Let's take a look at bleeding disorders.
We'll first take a look at quantitative.
In other words, we find a decrease in number of platelets and our differentials are the following.
The platelet abnormalities that we'll take a look at, well, you can either have functional issues, right?
Or maybe you might actually have a decrease in platelet count.
In either case, when you have a platelet abnormality, then what is the test that you're going to refer to?
Good, your bleeding time is what we should take a look at.
In our previous discussions, we've had adhesion with von Willebrand factor, glycoprotein Ib.
We've had activation with ADP playing the role with the receptor called P2Y12 receptors.
And we talked about aggregation with glycoprotein IIb/IIIa being expressed by the platelets
and it binding to fibrinogen or fibrin.
In any one of those points here, if they become dysfunctional,
we have an abnormality, ladies and gentlemen.
Under quantitative, what does that mean to you?
Well, we have a decrease in platelet count.
So, obviously, the suffix we're gonna use here is penia.
A platelet is referred to as being a thrombi so, thrombocytopenia.
You could either have decreased production or decreased survival,
or at some point, we will later on talk about functional issues.
It could be inherited deficiencies, or maybe perhaps, even acquired.
In either case, we have all the different ways in which we could have platelet abnormalities.
Let's take a look at quantitative.
The platelet test that you wanna focus upon will be well, what is the number of platelets that we have?
The minimum number that we should have is 150,000.
If it becomes clinically significant with thrombocytopenia, then, you're looking at 50,000.
Remember, the upper normal limit is approximately 400,000.
Remember, if platelet count or if platelets are not functioning properly,
the test that you should be testing or looking for would be a bleeding test.
That bleeding test assists with the functionality of your platelet.
The time is two to seven minutes.
And if you wanna see as to whether or not you have proper adhesion.
For example, you have a lady who has severe menorrhagia.
You find an increase in bleeding time and an increase in PTT.
You were suspecting highly of that patient suffering from von Willebrand disease
and you should be thinking about using a ristocetin cofactor assay or platelet aggregator.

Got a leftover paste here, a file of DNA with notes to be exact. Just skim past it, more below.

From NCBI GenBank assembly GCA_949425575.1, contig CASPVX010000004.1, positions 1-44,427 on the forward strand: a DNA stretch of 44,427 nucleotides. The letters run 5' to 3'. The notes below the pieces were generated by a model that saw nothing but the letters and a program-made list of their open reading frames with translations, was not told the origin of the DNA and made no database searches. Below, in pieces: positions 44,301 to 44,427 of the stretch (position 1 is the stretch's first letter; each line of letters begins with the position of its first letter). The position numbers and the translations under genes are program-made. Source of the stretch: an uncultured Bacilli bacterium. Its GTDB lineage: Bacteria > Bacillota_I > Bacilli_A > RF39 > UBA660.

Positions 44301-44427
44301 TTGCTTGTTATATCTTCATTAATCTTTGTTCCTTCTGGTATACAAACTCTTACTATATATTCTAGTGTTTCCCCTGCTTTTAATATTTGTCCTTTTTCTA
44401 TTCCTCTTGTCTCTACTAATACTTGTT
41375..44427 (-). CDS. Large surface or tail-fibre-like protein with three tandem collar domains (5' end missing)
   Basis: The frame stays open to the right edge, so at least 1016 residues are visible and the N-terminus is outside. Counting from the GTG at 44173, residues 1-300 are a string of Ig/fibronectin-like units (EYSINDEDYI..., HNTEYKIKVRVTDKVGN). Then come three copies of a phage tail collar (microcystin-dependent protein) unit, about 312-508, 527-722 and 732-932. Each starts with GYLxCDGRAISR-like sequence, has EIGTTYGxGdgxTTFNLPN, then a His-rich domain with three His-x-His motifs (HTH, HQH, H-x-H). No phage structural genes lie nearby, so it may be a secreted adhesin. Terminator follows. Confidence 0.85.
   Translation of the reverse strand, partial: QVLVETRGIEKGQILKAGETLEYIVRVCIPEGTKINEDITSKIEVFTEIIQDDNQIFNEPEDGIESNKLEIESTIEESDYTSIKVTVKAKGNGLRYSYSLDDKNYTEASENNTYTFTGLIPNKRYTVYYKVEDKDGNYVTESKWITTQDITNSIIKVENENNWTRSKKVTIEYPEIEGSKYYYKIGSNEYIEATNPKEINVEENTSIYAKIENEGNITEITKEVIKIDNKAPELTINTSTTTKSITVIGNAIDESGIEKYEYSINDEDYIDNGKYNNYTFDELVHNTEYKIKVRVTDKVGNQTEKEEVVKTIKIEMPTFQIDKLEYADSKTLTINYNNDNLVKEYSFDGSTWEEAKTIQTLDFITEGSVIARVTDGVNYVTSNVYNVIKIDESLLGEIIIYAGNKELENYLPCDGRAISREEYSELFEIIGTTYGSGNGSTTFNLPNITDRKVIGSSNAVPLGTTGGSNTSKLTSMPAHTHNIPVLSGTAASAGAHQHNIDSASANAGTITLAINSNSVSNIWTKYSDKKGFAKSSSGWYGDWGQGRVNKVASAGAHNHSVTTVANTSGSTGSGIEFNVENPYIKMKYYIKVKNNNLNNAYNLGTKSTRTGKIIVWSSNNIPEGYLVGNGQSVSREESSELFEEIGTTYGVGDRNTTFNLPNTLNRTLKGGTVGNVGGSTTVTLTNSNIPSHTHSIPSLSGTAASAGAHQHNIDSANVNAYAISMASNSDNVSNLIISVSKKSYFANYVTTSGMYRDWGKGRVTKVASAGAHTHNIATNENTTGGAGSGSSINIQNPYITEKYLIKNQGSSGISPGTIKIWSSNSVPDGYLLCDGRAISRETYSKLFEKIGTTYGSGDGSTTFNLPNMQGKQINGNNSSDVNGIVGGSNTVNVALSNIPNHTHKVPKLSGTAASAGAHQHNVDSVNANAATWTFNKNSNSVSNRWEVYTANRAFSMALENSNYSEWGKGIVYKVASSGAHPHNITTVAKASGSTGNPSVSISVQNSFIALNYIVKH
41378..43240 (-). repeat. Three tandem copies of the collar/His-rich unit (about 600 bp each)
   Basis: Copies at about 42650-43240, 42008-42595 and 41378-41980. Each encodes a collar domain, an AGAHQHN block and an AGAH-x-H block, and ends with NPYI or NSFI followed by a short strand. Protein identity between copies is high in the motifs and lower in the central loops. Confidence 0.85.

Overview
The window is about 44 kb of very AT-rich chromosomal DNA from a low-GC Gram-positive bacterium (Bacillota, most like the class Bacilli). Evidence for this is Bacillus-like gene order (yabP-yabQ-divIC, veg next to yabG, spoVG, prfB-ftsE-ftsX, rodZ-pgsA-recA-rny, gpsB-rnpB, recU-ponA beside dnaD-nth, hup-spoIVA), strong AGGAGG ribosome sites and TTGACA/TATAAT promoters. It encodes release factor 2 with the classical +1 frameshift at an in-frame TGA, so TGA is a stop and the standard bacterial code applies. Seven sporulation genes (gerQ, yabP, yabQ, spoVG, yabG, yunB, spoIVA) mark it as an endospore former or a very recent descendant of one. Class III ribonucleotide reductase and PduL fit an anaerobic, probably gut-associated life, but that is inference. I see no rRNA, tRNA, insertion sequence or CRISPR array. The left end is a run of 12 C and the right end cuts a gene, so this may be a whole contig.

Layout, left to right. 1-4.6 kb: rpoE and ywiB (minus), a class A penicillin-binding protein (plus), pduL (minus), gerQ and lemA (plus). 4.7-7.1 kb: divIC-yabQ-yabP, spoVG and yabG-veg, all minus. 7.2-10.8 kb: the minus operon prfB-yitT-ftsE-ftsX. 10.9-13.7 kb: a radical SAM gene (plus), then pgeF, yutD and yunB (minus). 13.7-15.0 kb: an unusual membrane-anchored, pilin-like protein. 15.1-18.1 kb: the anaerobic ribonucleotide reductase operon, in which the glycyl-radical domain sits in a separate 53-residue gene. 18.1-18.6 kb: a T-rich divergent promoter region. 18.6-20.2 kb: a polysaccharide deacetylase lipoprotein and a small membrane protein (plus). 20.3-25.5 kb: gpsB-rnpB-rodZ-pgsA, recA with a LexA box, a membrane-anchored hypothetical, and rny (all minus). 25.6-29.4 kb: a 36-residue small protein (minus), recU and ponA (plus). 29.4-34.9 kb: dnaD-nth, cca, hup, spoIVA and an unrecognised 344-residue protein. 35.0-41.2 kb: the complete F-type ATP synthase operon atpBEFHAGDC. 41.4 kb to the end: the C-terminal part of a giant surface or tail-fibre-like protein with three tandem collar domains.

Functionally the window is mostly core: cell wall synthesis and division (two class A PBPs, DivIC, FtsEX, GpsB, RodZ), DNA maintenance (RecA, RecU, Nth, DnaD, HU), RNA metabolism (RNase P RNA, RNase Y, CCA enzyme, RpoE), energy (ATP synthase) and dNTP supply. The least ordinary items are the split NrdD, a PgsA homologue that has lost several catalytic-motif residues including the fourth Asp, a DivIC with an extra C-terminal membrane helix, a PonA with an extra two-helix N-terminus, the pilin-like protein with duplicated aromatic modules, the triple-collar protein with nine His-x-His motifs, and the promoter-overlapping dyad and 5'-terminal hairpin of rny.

Let's take a look at decreased platelet production to quantitative thrombocytopenia.
What if the bone marrow had been infiltrated by let's say chemotherapy?
Or had been destroyed by Parvovirus B19?
We then call this aplastic anemia, don't we?
Which is a normocytic type of, nonhemolytic type of anemia.
Picture the bone marrow for me.
In your bone marrow should be spongey bone, correct?
It should be filled with a little bit of fat, clear vacuoles,
and you have your hematopoietic stem cells
and the baby, or the maturing type of platelet is then referred to as your megakaryocyte.
Now, imagine the patient suffering from aplastic anemia,
and obviously, you're gonna find a decrease in megakaryocyte
which means that it translates into a decrease in platelet production.
Welcome to thrombocytopenia and increase in bleeding time,
but obviously with aplastic, not only are you gonna decrease your platelet
and your patient is bleeding, but then also, fatigue and tired, right?
Because of no RBC production and could also be susceptible to infection
because you don't have neutrophils, right?
So keep things in perspective.
What if the bone marrow was infiltrated by oh, let's say in the Western hemisphere,
we have for Western world,
we have the most common infiltration would be maybe perhaps metastasis?
You have a lady that has breast cancer, metastasizes into your bone marrow.
We call this myelophthisic anemia, don't we?
Or let's say you have tuberculosis and you have a granuloma formation in your bone marrow.
Myelophthisic, or even leukemias.
And leukemias, yeah it may be perhaps.
It looks like it's hypercellular but the type of cells that you're producing, they're not proper.
Or myelofibrosis, what if that bone marrow was infiltrated by JAK2-STAT type of oncogenic production.
In other words, we have primary myelofibrosis being filled with fibrosis.
Or maybe perhaps there was storage disease.
Anyhow, the point is we could either have aplastic anemia where it's completely hypocellular,
filled with fat only, or it could be bone marrow infiltration
which we generically call myelophthisic resulting in decreased platelet production.
Or you could have what's known as myelodysplasia or megaloblastic anemia.
In other words, let's say that your patient has Vitamin B12 or Folate Deficiency.
If that's the case, then you don't have the equipment, right?
Or the tools to properly form your cells, so therefore, you have these blasts.
And here once again, remember, with megaloblastic anemia,
not only will you have issues with your megaloblast over your baby RBC's
but you'll also have issues with Hypersegmented neutrophils
and you might have decreased production of platelets.
Drugs may cause toxicity and viruses we talked about with parvovirus
but maybe perhaps HIV or measles as well.
With platelet survival is where we are next.
Imagine now that you have the spleen and the spleen is undergoing splenomegaly,
there's every possibility that the spleen might sequester platelets early on
causing decreased survival of every platelet.
Later on, we'll talk about immune thrombocytopenic purpura.
Then, we'll talk about the thrombotic microangiopathies,
and under thrombotic microangiopathies we will look in detail TTP,
thrombotic thrombocytopenic purpura.
It was to an adult as HUS or Hemolytic uremic syndrome is to a child.
And then, we'll take a look at DIC, drug induced thrombocytopenia,
and HIV-associated thrombocytopenia.
Here, once again, topic is quantitative thrombocytopenia, an increase in bleeding time,
not enough platelets to properly form a thrombi.